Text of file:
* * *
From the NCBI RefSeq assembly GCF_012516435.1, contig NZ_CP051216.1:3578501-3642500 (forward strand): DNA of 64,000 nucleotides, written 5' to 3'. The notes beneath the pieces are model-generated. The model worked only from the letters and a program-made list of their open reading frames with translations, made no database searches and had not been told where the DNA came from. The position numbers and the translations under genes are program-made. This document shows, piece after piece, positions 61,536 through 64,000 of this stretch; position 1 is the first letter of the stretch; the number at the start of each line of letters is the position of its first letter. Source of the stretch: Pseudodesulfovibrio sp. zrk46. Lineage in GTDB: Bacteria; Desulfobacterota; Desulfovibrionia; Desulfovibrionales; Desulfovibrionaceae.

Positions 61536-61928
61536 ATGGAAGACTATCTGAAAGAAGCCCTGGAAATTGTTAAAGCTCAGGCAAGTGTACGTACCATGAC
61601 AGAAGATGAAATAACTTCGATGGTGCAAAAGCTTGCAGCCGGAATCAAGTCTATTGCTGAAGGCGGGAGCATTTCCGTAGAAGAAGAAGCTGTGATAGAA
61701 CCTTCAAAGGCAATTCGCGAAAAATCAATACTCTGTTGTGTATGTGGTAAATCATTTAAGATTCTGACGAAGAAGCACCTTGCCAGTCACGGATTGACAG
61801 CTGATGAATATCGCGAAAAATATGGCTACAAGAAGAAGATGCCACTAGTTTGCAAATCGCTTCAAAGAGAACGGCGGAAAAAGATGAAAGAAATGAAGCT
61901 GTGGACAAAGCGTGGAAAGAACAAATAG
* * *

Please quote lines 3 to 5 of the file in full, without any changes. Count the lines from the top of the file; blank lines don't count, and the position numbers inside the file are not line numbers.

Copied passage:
61536 ATGGAAGACTATCTGAAAGAAGCCCTGGAAATTGTTAAAGCTCAGGCAAGTGTACGTACCATGAC
61601 AGAAGATGAAATAACTTCGATGGTGCAAAAGCTTGCAGCCGGAATCAAGTCTATTGCTGAAGGCGGGAGCATTTCCGTAGAAGAAGAAGCTGTGATAGAA
61701 CCTTCAAAGGCAATTCGCGAAAAATCAATACTCTGTTGTGTATGTGGTAAATCATTTAAGATTCTGACGAAGAAGCACCTTGCCAGTCACGGATTGACAG